At Eternity’s Gate

Review by Rich Cline | 4/5

At Eternity's Gate
dir Julian Schnabel
prd Jon Kilik
scr Jean-Claude Carriere, Julian Schnabel, Louise Kugelberg
with Willem Dafoe, Rupert Friend, Oscar Isaac, Mads Mikkelsen, Mathieu Amalric, Emmanuelle Seigner, Niels Arestrup, Anne Consigny, Lolita Chammah, Amira Casar, Vincent Perez, Vladimir Consigny
release US 16.Nov.18,
UK 29.Mar.19
18/France CBS 1h51

friend mikkelsen amalric

At Eternity's Gate
Earthy and atmospheric, this inventive biopic about Vincent van Gogh has a remarkable intimacy to it, as artist-filmmaker Julian Schnabel uses handheld camerawork and a probing script to get into the painter's mindset. This makes the film feel pungently present-tense, adding urgency to a meandering exploration of the intense pressures on those for whom creativity is a vocation.
In the bustling 1888 art scene in Paris, the painters' community has rigid rules and rejects anything new or different. Vincent (Dafoe) and his brother Theo (Friend) bristle against this, and find a kindred spirit in Paul Gaugin (Isaac). Paul decides to travel to a remote, quiet island, while Vincent seeks better light in the South of France. Outside of the scene, Vincent reconnects with both the people and the land, producing nearly a painting per day. But he struggles with public acceptance of his work, and his mental instability lands him in various institutions.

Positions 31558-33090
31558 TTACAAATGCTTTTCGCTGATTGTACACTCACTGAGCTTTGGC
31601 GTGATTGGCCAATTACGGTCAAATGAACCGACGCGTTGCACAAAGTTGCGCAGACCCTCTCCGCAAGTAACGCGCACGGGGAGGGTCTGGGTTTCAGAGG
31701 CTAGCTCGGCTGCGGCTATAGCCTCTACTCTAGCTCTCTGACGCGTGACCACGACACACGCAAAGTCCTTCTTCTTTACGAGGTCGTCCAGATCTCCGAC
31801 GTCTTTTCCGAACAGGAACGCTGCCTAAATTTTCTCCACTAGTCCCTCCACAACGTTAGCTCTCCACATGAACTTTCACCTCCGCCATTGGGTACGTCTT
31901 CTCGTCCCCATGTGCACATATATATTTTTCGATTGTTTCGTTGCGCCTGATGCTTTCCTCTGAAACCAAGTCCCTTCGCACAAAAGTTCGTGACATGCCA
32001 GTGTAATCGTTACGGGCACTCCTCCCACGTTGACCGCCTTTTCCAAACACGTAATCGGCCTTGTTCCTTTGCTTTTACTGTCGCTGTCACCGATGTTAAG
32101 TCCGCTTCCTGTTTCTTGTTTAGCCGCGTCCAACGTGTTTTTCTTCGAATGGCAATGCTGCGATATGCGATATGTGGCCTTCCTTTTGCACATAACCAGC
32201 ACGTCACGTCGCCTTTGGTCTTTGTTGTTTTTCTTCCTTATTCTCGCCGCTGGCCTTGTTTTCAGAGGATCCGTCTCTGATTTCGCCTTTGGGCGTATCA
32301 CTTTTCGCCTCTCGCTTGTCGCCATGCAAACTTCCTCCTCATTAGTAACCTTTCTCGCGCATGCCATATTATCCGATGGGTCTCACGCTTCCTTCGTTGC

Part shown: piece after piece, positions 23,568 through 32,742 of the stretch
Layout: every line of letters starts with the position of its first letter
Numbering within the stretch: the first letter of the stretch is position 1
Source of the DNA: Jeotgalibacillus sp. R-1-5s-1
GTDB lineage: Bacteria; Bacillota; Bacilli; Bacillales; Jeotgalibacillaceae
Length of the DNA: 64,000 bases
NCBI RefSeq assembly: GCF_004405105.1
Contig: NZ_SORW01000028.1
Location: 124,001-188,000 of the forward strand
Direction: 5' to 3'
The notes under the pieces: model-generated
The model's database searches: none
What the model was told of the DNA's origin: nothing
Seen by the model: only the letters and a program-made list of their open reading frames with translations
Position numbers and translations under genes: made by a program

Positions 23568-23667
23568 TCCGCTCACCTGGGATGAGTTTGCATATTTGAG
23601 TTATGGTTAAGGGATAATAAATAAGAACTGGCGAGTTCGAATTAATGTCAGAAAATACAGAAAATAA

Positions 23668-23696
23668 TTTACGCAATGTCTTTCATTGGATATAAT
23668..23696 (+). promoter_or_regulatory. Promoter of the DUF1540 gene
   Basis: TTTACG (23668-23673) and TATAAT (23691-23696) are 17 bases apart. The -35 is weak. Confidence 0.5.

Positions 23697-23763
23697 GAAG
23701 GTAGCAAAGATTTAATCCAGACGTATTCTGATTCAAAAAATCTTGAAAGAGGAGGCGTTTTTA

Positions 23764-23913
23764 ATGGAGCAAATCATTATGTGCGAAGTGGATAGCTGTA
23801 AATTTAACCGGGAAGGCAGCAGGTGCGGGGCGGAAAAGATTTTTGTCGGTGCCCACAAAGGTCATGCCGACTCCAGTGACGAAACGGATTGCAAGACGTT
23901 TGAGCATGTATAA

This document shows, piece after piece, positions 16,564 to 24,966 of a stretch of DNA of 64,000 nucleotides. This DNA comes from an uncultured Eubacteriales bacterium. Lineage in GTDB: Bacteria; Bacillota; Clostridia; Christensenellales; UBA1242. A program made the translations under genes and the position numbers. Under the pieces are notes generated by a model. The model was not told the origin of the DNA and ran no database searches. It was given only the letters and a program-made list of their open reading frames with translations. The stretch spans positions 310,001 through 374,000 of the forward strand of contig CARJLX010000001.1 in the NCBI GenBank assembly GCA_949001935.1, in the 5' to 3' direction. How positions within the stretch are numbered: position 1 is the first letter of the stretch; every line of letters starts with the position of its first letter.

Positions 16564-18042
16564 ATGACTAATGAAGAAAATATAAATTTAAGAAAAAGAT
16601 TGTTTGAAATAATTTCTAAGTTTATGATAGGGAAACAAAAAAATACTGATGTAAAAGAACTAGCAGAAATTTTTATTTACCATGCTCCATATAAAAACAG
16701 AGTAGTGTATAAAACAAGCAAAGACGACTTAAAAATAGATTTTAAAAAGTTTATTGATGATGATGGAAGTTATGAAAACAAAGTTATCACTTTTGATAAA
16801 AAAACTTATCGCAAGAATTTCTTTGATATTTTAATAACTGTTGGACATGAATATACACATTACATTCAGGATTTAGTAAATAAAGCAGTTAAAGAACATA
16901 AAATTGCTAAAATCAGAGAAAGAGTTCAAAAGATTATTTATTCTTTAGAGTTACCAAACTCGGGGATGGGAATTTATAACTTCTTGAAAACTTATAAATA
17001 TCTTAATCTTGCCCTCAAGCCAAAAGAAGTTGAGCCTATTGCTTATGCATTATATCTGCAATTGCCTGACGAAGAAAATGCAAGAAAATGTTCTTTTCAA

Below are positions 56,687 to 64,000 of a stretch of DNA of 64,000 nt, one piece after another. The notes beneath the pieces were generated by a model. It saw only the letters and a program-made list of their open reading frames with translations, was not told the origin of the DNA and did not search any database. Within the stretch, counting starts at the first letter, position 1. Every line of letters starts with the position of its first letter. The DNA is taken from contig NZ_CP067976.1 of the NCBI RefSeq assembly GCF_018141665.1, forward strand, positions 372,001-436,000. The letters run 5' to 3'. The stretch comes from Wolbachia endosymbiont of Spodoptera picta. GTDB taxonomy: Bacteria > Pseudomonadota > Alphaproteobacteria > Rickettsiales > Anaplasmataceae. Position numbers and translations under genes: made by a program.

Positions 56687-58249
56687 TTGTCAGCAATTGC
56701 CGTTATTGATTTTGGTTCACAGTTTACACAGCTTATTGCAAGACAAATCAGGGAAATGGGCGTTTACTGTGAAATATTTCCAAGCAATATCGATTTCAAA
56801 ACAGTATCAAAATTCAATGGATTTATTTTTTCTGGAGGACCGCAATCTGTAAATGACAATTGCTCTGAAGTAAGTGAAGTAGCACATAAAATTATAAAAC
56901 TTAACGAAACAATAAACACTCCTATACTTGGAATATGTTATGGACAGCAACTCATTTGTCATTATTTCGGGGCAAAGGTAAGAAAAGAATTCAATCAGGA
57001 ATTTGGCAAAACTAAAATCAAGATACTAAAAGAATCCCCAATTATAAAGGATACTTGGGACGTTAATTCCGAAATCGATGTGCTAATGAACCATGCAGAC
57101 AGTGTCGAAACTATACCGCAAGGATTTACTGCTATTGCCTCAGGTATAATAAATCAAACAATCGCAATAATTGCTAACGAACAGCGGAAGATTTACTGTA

The film opens with a gentle voiceover, as Vincent expresses his desire to be seen as just a normal man. It's fascinating to watch him discover portrait-worthy subjects in any setting, then to layer on the paint in dense colours and textures that ripple with light. Schnabel fills the screen with clever touches, referencing specific paintings while taking on much larger themes. Benoit Delhomme's stunning cinematography captures both small moments and grand landscapes, while Tatiana Lisovkaia's lush piano-based score adds layers of moodiness.

And then there's Dafoe, who fully inhabits the role, right down to his paint-stained fingernails. It's a gorgeously understated performance that ripples with curiosity and emotion, and extending to mental anguish. It's fascinating to watch his eyes fill with the light of each setting, capturing nature and people with equal insight. Often shot in fish-eye close-up, each member of the powerhouse supporting cast nicely underplay their roles, with telling angles and vivid connections.

This is a flat-out beautiful film, so quietly engulfing that it transports the viewer right into the story. Some of the conversations feel a little arch, as Vincent discusses his fast-painting, almost sculptural approach with various people. "I don't invent the picture," he says, "I free it." He must be unconstrained to paint. So it feels unbearably cruel to see him in a straitjacket crosscut against his critical success. But this is certainly not a misery-fest: the film is a celebration of creativity and people who go against the grain to push the world in new directions.

cert 12 themes, violence 11.Feb.19

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© 2019 by Rich Cline, Shadows on the Wall